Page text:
Consider the following data from a 2005 US House of Representatives Joint Economic Committee report: only 3% of malpractice victims actually file a claim; more than 80% of liability claims don’t involve a negligent injury; more than half don’t involve an injury at all. Fewer than 10% of claims wind up in court and, when they do, more than 80% of the the time juries find in favor of the physician. It’s pretty clear that people sue when they shouldn’t and don’t sue when they should. The current system of arguing medical cases before juries with no medical training is equally silly. Think about it for a minute: The only time a case goes to trial is when the plaintiff’s medical experts and the physician’s experts don’t agree about whether the standard of care was met. If these experts—highly trained specialists with years of clinical experience—don’t agree, then how is a jury of lay-persons to decide? The answer is they can’t, so most verdicts depend upon non-medical issues like whether or not the plaintiff’s lawyer was able to drum up empathy for the victim, whose side had the the more polished “sounding” medical experts, and did the doctor on trial appear “arrogant” or “distracted?”—none of which have anything to do with the medical facts of the case. Even when plaintiffs win, they don’t win much; on average, receiving just 28% of the award, the rest going to court costs and lawyer fees. Does this sound like a system that’s working for the patient?
For someone injured during treatment, it really doesn’t matter who is at fault or if nobody is at fault—the injury still exists. So why not create a “no-fault” system wherein medically injured patients are rewarded based on the extent of their injury rather than on who caused it? Why not remove lawyers and lay-jurers from the equation and leave the policing of physicians to the state medical boards? Plus, removing blame would go a long way toward improving transparency and reporting.
Does such a system exist? Indeed it does. In 2005, New Zealand created a no-fault compensation system for the victims of medical injury. Similar systems also exist in the European nations of Sweden, Denmark, and Finland. Here’s how it works: Patients who have suffered a “treatment injury” file a claim with the ACC (Accident Compensation Corporation), who also solicits information from treating physicians and independent clinical advisors. Historically, the ACC has accepted roughly 40% of submitted claims (compare that with the US where just 3% of malpractice victims actually file a claim and where 80% of filed claims don’t involve a negligent injury). Most claims are settled within a few weeks and, by statute, all claims must be settled within 9 months (compare that to the average time to settlement in the US of 51 months). Those whose claims are denied have the right to appeal and, if still dissatisfied, may then take their claim to court. The ACC is funded through general taxation and an employer levy. Physicians still carry malpractice insurance but at a fraction of what US carriers charge.
Compensation occurs under 4 categories: 1) treatment and rehabilitation costs; 2) lost earnings compensation; 3) lump-sum compensation for permanent injuries, and; 4) support for dependents. Although the awards are far smaller than those typically granted in US malpractice cases, far more patients are compensated. And without the need to pay lawyers two-thirds of the settlement, more of the money ends up where it belongs—in the hands of the injured patient. Plus, wouldn’t it be nice to get all those injury lawyer commercials off the air? Let’s send Robert Vaughn back to late night re-runs of The Man From U.N.C.L.E. where he belongs.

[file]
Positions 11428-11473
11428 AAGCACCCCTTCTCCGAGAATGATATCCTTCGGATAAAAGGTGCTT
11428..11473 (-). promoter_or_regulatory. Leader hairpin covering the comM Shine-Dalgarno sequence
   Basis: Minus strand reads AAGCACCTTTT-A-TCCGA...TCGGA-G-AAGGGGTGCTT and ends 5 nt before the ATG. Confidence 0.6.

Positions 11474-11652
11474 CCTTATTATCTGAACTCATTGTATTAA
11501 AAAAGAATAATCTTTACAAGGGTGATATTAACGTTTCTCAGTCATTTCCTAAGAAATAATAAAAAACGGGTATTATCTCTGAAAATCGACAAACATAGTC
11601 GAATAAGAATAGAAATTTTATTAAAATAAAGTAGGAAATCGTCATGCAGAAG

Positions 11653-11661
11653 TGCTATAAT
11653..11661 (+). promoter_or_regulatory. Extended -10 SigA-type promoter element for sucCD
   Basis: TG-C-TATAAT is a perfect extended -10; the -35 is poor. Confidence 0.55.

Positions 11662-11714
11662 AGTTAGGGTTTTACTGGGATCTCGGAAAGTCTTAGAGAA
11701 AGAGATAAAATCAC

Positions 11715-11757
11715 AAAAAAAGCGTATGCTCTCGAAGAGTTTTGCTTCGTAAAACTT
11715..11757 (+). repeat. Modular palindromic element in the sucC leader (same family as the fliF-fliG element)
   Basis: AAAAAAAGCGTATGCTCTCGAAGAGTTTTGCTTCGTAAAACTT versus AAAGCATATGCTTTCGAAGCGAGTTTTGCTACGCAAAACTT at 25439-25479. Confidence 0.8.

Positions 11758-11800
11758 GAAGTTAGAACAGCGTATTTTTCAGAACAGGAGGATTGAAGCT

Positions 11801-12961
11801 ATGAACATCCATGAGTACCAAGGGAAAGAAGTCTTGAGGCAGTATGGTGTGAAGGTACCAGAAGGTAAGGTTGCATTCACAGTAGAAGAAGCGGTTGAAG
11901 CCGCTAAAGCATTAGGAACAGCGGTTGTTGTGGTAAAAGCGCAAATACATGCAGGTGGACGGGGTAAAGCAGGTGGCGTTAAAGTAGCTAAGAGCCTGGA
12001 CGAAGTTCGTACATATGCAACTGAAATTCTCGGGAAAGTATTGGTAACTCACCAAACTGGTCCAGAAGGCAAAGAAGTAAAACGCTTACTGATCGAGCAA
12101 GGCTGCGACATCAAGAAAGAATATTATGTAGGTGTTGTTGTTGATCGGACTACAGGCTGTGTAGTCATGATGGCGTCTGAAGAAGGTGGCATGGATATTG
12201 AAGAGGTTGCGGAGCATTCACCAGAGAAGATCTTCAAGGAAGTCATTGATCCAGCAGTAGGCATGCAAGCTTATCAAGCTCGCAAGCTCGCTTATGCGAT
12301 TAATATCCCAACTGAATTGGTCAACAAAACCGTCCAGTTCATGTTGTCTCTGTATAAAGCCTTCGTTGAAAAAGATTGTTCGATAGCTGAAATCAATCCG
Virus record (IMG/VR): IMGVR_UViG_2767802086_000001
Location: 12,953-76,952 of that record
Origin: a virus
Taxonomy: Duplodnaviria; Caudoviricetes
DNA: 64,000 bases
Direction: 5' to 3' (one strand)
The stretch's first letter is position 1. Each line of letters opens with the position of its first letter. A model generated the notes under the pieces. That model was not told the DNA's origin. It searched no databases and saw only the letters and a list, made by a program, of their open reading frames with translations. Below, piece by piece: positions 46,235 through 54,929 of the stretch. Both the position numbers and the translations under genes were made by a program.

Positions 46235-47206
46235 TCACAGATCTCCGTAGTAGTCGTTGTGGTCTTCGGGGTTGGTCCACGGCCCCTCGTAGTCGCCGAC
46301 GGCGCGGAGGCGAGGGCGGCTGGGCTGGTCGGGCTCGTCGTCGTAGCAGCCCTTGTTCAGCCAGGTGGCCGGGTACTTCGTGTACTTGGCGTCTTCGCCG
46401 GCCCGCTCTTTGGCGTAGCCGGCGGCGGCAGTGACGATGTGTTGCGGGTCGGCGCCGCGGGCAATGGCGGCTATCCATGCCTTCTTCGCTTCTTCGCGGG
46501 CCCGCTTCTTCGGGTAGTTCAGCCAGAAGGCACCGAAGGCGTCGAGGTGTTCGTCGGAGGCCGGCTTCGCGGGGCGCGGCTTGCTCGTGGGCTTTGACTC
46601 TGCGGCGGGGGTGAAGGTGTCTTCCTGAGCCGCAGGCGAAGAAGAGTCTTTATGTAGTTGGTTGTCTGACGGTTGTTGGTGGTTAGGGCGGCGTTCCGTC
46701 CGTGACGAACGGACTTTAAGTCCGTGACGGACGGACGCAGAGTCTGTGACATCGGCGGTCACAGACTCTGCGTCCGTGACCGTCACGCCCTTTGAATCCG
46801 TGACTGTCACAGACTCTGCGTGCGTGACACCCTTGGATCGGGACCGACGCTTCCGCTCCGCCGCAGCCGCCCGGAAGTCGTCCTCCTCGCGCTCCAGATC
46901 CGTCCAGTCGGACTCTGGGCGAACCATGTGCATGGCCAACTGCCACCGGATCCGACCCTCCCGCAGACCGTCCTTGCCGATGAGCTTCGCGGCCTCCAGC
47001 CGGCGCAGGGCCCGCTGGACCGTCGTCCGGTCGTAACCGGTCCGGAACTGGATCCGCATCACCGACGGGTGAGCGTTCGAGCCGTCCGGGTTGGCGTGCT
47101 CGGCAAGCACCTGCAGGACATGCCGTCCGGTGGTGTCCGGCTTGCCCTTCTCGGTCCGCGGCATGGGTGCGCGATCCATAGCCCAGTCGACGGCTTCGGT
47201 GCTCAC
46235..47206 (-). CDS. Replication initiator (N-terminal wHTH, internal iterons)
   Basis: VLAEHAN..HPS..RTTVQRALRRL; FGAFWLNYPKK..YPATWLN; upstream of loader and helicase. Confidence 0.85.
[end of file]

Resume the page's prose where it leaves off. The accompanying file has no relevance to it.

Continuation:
Currently, the state of Virginia requires me to pay $300/year into a no-fault “birth related injury fund,” despite the fact that I don’t perform deliveries (except for the occasional “Oops!” in the ER). Under a nationwide “no-fault” system, all physicians might contribute to a broader injury fund. Since very few cases would end up in court, malpractice premiums would plummet resulting in a huge net savings for most doctors. Seems like a win-win for both patients and their physicians.
Two states—Georgia and Florida—currently have bills before the legislature that would allow for just such a system. Georgia’s Patient Compensation Act opens with the following: “Effective January 1, 2016, the cause of action under Georgia law for medical malpractice as defined in Code Section 51-13-2 is hereby repealed in its entirety.” Ah, sweet music to my ears.
Lastly, don’t forget that the best way to avoid becoming a victim of malpractice is to avoid being in the hospital, so don’t forget to exercise and eat well. Stay healthy my friends.
- Daniel Waxman et al., “The Effect of Malpractice Reform on Emergency Department Care,” NEJM 2014; 371 (16): 1518-25.
- Jerome Hoffman, Hermal Kanzaria, “Intolerance of Error and Culture of Blame Drive Medical Excess,” BMJ, 2014; 349: g5702.
- Emily Carter et al., “Physicians’ Fears Of Malpractice Lawsuits Are Not Assuaged By Tort Reforms,” Health Affairs, 2010; 29 (9): 1585-92.
- Brigitte M. Baumann et al., “Patient Perceptions of Computed Tomographic Imaging and Their Understanding of Radiation Risk and Exposure,” Annals of Emergency Medicine 2011; 58 (1):1-7.
- David M. Studdert et al., “Claims, Errors, and Compensation Payments In Medical Malpractice Litigation,” New England Journal of Medicine 2006; 354, no. 19: 2024-33.
- Stuart Weinstein, “Medical Liability Reform Crisis 2008,” Ortho. Relat. Res., 2009; 467: 392-401.
- Seth Seabury et al., “On Average, Physicians Spend Nearly 11 Percent Of Their 40-Year Careers With An Open, Unresolved Malpractice Claim,” Health Affairs, 2012; 32 (1):111-19.
- Marie Bismark, Ron Paterson, “No-Fault Compensation In New Zealand: Harmonizing Injury Compensation, Provider Accountability, And Patient Safety,” Health Affairs, 2006; 25 (1): 278-83.
- Jeffrey Segal, “Finally: An End To Malpractice Litigation?” Medscape, March 2, 2015.